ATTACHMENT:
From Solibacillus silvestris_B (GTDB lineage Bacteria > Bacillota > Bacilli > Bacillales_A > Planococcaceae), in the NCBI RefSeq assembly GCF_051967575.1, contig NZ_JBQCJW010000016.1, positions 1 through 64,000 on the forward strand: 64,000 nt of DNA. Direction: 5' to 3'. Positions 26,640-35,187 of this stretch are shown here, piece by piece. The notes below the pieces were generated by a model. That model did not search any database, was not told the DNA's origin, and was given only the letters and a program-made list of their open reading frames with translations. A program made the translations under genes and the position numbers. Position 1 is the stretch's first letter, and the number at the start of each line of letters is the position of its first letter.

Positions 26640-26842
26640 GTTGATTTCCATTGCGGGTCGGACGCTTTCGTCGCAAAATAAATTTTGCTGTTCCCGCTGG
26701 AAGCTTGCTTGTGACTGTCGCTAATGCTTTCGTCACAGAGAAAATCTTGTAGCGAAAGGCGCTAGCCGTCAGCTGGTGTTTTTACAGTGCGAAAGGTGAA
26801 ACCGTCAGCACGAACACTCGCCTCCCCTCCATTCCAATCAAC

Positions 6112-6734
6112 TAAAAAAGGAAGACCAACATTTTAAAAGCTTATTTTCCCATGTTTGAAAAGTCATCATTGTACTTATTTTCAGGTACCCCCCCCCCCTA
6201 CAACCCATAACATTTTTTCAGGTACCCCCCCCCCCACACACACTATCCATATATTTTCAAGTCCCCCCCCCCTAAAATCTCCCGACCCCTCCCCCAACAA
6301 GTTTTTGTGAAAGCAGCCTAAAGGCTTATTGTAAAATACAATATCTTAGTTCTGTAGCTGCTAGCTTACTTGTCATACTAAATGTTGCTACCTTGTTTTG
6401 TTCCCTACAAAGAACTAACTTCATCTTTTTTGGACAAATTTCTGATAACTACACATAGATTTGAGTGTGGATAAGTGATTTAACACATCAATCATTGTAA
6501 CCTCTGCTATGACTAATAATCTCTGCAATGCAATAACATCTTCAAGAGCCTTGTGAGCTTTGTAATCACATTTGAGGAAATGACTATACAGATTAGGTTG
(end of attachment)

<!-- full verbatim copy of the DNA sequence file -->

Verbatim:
From Solibacillus silvestris_B (GTDB lineage Bacteria > Bacillota > Bacilli > Bacillales_A > Planococcaceae), in the NCBI RefSeq assembly GCF_051967575.1, contig NZ_JBQCJW010000016.1, positions 1 through 64,000 on the forward strand: 64,000 nt of DNA. Direction: 5' to 3'. Positions 26,640-35,187 of this stretch are shown here, piece by piece. The notes below the pieces were generated by a model. That model did not search any database, was not told the DNA's origin, and was given only the letters and a program-made list of their open reading frames with translations. A program made the translations under genes and the position numbers. Position 1 is the stretch's first letter, and the number at the start of each line of letters is the position of its first letter.

Positions 26640-26842
26640 GTTGATTTCCATTGCGGGTCGGACGCTTTCGTCGCAAAATAAATTTTGCTGTTCCCGCTGG
26701 AAGCTTGCTTGTGACTGTCGCTAATGCTTTCGTCACAGAGAAAATCTTGTAGCGAAAGGCGCTAGCCGTCAGCTGGTGTTTTTACAGTGCGAAAGGTGAA
26801 ACCGTCAGCACGAACACTCGCCTCCCCTCCATTCCAATCAAC

Positions 6112-6734
6112 TAAAAAAGGAAGACCAACATTTTAAAAGCTTATTTTCCCATGTTTGAAAAGTCATCATTGTACTTATTTTCAGGTACCCCCCCCCCCTA
6201 CAACCCATAACATTTTTTCAGGTACCCCCCCCCCCACACACACTATCCATATATTTTCAAGTCCCCCCCCCCTAAAATCTCCCGACCCCTCCCCCAACAA
6301 GTTTTTGTGAAAGCAGCCTAAAGGCTTATTGTAAAATACAATATCTTAGTTCTGTAGCTGCTAGCTTACTTGTCATACTAAATGTTGCTACCTTGTTTTG
6401 TTCCCTACAAAGAACTAACTTCATCTTTTTTGGACAAATTTCTGATAACTACACATAGATTTGAGTGTGGATAAGTGATTTAACACATCAATCATTGTAA
6501 CCTCTGCTATGACTAATAATCTCTGCAATGCAATAACATCTTCAAGAGCCTTGTGAGCTTTGTAATCACATTTGAGGAAATGACTATACAGATTAGGTTG